parents, cut yourself some slack

Powell Berger
September 26, 2018
lifestyle

Nothing sparks a lively conversation more than one freaked out mama spilling her guts about forgetting to pack lunch or sign the kids up for sports. Parents carry a lot of fear and responsibility. And sometimes, it’s too much.

Debbie Clark, a licensed clinical social worker (LCSW) in Hawaii Kai, knows that debilitating guilt well. “I’m always in awe of people’s capacity,” she says. “We set the bar so high for ourselves.”

It’s important to balance that with our own self-care and an understanding that our children are independent little beings. “Parents’ greatest work,” she says, “is letting children grow into who they’re going to be.”

When enough is enough
Curiosity, exploration, and alone-time work for all ages. Kids need alone time to discover who they are. “Balance structured activities with unstructured time,” Clark says.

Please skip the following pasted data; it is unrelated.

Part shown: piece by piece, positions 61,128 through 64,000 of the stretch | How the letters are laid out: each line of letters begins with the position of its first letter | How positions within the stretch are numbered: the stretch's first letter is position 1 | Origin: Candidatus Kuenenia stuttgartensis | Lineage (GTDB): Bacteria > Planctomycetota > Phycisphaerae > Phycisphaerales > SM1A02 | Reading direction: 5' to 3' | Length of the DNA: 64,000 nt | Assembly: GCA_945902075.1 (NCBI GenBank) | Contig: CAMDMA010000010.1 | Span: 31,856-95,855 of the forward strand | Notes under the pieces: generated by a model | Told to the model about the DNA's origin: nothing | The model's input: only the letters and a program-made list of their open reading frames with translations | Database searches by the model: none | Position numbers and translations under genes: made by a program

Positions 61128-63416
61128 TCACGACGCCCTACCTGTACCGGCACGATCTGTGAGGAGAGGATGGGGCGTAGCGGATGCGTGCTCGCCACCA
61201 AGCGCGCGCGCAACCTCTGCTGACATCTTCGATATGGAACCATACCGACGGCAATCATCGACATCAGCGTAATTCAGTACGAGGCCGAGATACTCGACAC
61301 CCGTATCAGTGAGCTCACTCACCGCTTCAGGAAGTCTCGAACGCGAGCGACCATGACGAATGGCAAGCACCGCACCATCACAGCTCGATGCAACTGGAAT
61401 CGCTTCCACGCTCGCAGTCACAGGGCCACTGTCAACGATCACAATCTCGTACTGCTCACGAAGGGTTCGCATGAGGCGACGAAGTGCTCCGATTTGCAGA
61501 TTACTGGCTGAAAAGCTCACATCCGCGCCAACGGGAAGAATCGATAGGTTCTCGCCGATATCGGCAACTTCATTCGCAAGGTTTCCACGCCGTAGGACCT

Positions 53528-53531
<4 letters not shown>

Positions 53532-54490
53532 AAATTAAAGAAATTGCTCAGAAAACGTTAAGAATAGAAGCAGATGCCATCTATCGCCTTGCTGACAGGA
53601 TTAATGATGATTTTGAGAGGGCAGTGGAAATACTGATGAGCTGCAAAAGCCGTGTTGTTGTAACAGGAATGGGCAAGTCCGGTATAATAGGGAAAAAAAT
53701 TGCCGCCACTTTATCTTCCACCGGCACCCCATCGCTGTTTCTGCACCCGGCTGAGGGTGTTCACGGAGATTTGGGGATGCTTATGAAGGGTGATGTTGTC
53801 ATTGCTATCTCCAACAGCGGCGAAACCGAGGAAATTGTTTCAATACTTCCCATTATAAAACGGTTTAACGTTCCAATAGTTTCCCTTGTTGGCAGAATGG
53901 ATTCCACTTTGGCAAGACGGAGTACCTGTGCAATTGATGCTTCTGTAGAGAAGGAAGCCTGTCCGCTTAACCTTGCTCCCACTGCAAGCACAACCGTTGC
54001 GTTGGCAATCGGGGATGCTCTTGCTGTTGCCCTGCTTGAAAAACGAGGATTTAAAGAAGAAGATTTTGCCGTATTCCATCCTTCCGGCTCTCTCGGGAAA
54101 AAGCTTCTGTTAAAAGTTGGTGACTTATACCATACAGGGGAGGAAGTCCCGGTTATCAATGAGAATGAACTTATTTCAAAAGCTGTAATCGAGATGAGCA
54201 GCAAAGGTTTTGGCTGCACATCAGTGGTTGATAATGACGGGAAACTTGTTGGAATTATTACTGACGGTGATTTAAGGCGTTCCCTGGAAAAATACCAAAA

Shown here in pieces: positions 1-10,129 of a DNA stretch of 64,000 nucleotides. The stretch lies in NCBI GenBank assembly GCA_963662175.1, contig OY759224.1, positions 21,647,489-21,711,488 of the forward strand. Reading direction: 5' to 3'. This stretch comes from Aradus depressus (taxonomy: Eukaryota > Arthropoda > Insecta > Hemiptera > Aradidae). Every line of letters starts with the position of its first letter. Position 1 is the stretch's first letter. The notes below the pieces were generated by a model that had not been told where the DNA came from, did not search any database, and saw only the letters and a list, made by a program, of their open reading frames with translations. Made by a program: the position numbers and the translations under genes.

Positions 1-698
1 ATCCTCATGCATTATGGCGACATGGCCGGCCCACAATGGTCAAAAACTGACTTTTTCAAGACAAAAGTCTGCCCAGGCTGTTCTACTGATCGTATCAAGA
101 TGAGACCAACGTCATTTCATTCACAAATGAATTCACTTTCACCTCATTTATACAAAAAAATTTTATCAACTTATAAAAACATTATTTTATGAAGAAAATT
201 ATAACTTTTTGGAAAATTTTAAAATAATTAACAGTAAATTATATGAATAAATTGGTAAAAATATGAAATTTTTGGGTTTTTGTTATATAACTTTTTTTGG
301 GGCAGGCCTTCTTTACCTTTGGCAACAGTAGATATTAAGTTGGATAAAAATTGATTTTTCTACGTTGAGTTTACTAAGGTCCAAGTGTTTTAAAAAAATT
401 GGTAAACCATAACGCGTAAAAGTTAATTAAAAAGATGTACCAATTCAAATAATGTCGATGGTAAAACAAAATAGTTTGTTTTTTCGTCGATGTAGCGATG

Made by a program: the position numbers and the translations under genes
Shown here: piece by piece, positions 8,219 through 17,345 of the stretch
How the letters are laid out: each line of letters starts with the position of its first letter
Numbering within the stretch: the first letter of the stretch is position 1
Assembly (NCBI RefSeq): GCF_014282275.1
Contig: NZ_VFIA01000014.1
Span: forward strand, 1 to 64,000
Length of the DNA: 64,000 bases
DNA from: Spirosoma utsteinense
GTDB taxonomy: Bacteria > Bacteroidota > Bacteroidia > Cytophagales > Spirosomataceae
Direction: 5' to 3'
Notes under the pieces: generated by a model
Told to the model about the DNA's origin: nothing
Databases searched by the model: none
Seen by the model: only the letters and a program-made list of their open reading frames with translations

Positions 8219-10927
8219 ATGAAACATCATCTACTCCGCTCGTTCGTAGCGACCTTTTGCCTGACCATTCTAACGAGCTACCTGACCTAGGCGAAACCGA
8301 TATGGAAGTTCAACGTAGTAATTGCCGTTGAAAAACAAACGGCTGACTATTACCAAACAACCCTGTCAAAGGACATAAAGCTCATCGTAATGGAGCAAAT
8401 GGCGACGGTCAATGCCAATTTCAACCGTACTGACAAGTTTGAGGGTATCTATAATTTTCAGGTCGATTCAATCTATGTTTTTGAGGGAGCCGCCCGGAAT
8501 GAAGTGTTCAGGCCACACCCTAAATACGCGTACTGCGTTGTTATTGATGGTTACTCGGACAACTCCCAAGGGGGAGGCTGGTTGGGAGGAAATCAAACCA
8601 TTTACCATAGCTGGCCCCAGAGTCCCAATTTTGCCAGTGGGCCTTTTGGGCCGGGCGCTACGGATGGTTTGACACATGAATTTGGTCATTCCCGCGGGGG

Don’t expect perfection−from yourself or your child
Clark understands the drive for perfection, but suggests tapping the breaks. “Maybe we should help our kids navigate the B- rather than push for that A,” she says. Raising resilient kids is at least as important as raising good students. 

“Cut yourself some slack,” she says. “You don’t have to attend absolutely everything.” By modeling that balance, you show your kids it’s OK to prioritize.

Be human
Seeing parents struggle and get through situations can be powerful for kids. When your car breaks down, it’s OK to be frustrated, Clark says. Your kids watch as you call for help and learn how to power through adversity.

Give yourself a break
“If you’re maxed out, recognize it, honor it, and act on it,” Clark says.

“When I mention self-care to single mothers, they laugh,” she says, and yet she stresses that even five minutes of deep breathing or a walk can be powerful. It’s good for kids to know that Mom needs a break, and they’ll probably remember that when they face a hurdle.

Don’t go it alone
If you’re dealing with a destructive home situation, there are resources that can help. “Abused spouses cover things up,” Clark says. “It’s part of survival.” She recommends parents in destructive situations seek counseling and support. “There’s healing to be done,” she says, “and starting that process gives you the opportunity to have a better life for you and your child.”

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